Small Gasoline Engine Projects

By Richard Rowe

If there's one thing all gearheads love, it's finding new uses for internal combustion engines. Some of these are practical, others are simply for fun, and still others are fantastic and provocative. While the methods, materials and purposes vary, putting gasoline power to anything that wasn't designed to have it requires skill, ingenuity and a heaping dose of creativity.

DIY Generator

Making your own generator isn't only an exercise in engineering and creativity, it can save a lot of money and irritation. While purchasing a store-bought generator can be a very expensive proposition, home-built units can work just as well and cost thousands less. Most people who build them raid their local junkyard for the automotive alternators and inverter required. An average 2-horsepower engine and three alternators will provide about 3,000 watts of continuous power.

Motorized Bike

These have been around practically since the dawn of internal combustion engines, and are arguably one of the more practical projects one could embark upon with a small engine. Motorized bicycle kits are readily available online for between $150 and $400, depending on whether you like two-stroke or four-stroke engines.

Local laws vary, but any 49cc engine that lacks a manual transmission and is rated at less than 2 horsepower will be street legal in most states, with or without a driver's license. An average 49cc bike will do 30 to 35 mph (depending on gearing and rider), and get between 100 and 180 miles per gallon.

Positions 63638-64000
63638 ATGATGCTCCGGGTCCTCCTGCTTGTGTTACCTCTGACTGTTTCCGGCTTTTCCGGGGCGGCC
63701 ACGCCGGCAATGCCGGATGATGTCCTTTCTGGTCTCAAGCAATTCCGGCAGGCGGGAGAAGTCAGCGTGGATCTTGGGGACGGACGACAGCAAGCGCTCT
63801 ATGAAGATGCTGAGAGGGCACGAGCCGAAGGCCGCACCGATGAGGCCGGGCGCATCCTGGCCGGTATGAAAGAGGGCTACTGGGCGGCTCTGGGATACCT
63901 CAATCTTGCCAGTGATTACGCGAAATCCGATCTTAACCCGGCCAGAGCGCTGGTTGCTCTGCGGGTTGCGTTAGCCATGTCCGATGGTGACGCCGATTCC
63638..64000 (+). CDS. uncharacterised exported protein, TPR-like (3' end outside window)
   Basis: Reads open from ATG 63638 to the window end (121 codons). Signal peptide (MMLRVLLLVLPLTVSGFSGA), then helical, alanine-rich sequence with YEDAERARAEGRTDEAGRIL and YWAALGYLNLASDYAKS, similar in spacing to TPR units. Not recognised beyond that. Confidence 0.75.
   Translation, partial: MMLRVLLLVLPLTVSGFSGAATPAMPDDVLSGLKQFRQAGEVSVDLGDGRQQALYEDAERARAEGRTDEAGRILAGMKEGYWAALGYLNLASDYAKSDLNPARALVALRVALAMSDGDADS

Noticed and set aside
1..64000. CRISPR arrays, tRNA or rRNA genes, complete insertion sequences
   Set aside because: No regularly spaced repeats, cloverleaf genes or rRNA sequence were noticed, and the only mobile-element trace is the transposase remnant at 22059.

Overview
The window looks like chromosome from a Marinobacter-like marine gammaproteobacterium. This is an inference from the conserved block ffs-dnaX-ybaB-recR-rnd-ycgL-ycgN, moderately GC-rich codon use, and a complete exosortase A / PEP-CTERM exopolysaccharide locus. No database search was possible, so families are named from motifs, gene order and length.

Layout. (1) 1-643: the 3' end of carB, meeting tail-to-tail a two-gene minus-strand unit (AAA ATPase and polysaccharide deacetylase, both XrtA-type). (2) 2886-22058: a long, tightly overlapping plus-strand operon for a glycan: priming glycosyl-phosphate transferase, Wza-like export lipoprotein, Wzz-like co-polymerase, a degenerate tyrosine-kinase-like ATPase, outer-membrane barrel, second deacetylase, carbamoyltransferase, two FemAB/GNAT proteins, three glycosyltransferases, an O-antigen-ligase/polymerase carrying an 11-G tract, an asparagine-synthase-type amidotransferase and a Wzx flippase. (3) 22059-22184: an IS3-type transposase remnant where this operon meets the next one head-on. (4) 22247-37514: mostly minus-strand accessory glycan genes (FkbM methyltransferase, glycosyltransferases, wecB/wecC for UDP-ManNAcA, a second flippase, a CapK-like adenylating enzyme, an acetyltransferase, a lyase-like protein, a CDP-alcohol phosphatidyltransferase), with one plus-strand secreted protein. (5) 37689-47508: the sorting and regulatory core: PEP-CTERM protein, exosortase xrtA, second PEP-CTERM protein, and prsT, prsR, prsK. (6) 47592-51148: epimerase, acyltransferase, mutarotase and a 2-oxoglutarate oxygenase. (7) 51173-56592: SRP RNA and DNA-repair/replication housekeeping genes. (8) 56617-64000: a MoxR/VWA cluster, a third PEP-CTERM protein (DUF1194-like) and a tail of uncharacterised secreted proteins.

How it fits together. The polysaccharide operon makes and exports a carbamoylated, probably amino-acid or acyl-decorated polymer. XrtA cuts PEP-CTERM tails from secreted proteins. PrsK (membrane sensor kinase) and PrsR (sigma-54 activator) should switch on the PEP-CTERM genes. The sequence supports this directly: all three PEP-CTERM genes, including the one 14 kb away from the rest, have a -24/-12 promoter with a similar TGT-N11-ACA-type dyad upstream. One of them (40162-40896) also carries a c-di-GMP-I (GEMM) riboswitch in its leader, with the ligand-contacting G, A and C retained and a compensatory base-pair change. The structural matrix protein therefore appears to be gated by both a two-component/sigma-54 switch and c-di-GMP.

Home-Built Racers

There is a practically endless variety of different ways to build home-built racers from a small engine. There are entire sanctioning bodies devoted to lawnmower racing, bar-stool racing, easy-chair racing and power-scooter racing. Although sanctioning bodies do not yet exist for them, a great number of people are converting electric-powered mobility scooters into hardcore racers. Of course, you could just build a go-kart, but consider one optimized for off-road performance.

Paraglider

If you're willing to trust a fabric parachute with what remains of your natural life, then paragliders are a cheap way to have more fun than anyone you know while simultaneously proving to them that you're completely insane. The basic components of paragliders are the wing-style parachute, a 200-250cc engine (strapped to your back), and a propeller. The hardest part about a paraglider isn't so much building it as it is getting off the ground, which often requires a stiff head-wind and some luck. Still, it beats driving in rush-hour traffic, and you can land one practically anywhere.

About the Author

Richard Rowe has been writing professionally since 2007, specializing in automotive topics. He has worked as a tractor-trailer driver and mechanic, a rigger at a fire engine factory and as a race-car driver and builder. Rowe studied engineering, philosophy and American literature at Central Florida Community College.